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  • 20 MS VIBRATIONAL SPECTROSCOPY 2020 V1 PS CLMM FLM-1 MRM Submit

    Rights statement: This is the author’s version of a work that was accepted for publication in Vibrational Spectroscopy. Changes resulting from the publishing process, such as peer review, editing, corrections, structural formatting, and other quality control mechanisms may not be reflected in this document. Changes may have been made to this work since it was submitted for publication. A definitive version was subsequently published in Vibrational Spectroscopy, 111, 2020 DOI: 10.1016/j.vibspec.2020.103171

    Accepted author manuscript, 112 KB, Word document

    Embargo ends: 13/04/22

    Available under license: CC BY-NC-ND

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Attenuated total reflection Fourier-transform infrared spectroscopy coupled with chemometrics directly detects pre- and post-symptomatic changes in tomato plants infected with Botrytis cinerea

Research output: Contribution to journalJournal articlepeer-review

Published
Article number103171
<mark>Journal publication date</mark>1/11/2020
<mark>Journal</mark>Vibrational Spectroscopy
Volume111
Number of pages12
Publication StatusPublished
Early online date13/10/20
<mark>Original language</mark>English

Abstract

Sensor-based detection of pests and pathogens in a high throughput and non-destructive manner is essential for mitigating crop loss. Infrared (IR) sensors in the form of vibrational spectroscopy provide both biochemical information about disease, as well as a large number of variables for chemometrics. This approach is highly adaptable to most biological systems including interactions between plants and their environments. Fast-acting necrotrophic fungal pathogens present a specific group of pests with adverse effects on food production and supply and are therefore pertinent to food security. Botrytis cinerea and Solanum lycopersicum are models for the study of fungal and crop biology respectively. Herein we use a compact mid-IR spectrometer with attenuated total reflection (ATR) attachment to measure the plant-microbe interaction between S. lycopersicum and B. cinerea on leaves, in vivo of intact plants. Chemometric models including exploratory principal component analysis (PCA) solely, and as a classifier in combination with linear discriminant analysis (PCA-LDA) are applied. Fingerprint spectra (1800−900 cm−1) were excellent discriminators of plant disease in both visually symptomatic as well pre-symptomatic plants. Major biochemical alterations in leaf tissue as a result of infection are discussed. Diagnostic potential for automatic decision-making platforms is shown by high accuracy rates of 100 % for detecting plant disease at various stages of progression.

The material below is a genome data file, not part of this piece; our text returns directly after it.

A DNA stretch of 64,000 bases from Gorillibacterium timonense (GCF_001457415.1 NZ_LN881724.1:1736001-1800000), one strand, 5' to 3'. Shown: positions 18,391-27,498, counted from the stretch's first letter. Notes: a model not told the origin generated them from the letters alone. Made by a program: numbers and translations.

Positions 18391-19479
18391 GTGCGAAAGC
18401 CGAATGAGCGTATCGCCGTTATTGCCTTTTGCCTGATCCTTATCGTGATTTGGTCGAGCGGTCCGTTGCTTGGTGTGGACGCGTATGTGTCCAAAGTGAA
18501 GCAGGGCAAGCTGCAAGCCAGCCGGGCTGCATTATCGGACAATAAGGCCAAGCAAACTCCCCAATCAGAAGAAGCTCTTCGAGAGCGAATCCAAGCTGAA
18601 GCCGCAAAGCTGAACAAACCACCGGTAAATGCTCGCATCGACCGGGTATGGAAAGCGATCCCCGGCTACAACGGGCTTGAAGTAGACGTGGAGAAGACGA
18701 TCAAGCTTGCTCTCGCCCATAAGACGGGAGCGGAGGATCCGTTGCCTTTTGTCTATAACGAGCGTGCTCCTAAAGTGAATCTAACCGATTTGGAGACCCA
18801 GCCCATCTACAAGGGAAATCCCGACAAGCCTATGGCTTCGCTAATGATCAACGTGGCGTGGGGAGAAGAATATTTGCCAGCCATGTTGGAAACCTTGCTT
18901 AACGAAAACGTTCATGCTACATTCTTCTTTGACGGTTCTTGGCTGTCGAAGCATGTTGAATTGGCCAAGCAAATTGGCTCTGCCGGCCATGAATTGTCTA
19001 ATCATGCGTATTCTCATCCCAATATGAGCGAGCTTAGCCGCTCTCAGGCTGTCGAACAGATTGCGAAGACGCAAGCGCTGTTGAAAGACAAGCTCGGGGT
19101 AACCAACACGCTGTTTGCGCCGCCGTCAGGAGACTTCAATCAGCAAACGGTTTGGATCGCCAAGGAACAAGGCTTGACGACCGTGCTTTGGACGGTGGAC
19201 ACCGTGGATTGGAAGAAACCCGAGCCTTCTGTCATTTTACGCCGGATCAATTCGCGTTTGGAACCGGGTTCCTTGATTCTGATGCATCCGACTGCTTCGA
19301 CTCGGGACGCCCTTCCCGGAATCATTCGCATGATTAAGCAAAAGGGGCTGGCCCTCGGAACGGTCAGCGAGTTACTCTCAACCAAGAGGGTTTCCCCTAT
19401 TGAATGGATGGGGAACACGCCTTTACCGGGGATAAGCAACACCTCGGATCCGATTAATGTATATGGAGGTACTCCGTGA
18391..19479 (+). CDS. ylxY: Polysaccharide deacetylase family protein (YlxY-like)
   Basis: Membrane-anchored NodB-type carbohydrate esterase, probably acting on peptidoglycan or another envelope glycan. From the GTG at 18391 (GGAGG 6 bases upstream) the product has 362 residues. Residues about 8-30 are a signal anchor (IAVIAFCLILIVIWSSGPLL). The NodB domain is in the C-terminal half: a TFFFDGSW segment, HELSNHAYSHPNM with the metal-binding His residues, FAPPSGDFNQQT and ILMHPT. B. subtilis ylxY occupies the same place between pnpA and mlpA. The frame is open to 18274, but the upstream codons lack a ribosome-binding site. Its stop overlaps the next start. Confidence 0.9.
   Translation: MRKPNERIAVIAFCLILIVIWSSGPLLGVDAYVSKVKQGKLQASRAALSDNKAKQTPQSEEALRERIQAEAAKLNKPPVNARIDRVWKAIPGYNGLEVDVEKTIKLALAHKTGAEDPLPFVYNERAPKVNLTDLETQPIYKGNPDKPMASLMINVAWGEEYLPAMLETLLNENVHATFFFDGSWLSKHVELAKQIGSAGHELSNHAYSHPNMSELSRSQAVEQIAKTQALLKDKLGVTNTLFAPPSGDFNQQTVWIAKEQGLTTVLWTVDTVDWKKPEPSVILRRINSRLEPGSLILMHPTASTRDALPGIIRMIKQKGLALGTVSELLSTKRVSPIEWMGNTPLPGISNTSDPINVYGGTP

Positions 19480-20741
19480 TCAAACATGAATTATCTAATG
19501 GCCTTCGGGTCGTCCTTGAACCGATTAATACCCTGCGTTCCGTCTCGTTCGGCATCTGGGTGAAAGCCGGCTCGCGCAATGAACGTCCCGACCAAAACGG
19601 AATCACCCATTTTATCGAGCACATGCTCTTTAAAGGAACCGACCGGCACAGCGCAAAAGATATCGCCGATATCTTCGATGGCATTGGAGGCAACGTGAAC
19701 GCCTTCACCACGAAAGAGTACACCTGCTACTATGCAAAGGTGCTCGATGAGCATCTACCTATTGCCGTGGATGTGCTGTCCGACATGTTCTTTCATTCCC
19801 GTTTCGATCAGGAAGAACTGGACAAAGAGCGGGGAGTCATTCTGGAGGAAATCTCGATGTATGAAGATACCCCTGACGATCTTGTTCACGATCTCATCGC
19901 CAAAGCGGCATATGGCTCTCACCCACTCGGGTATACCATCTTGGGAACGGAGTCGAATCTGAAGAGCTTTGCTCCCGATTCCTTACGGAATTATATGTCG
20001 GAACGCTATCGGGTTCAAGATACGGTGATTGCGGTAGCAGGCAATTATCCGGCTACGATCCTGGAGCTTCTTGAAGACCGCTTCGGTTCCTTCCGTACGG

Bibliographic note

This is the author’s version of a work that was accepted for publication in Vibrational Spectroscopy. Changes resulting from the publishing process, such as peer review, editing, corrections, structural formatting, and other quality control mechanisms may not be reflected in this document. Changes may have been made to this work since it was submitted for publication. A definitive version was subsequently published in Vibrational Spectroscopy, 111, 2020 DOI: 10.1016/j.vibspec.2020.103171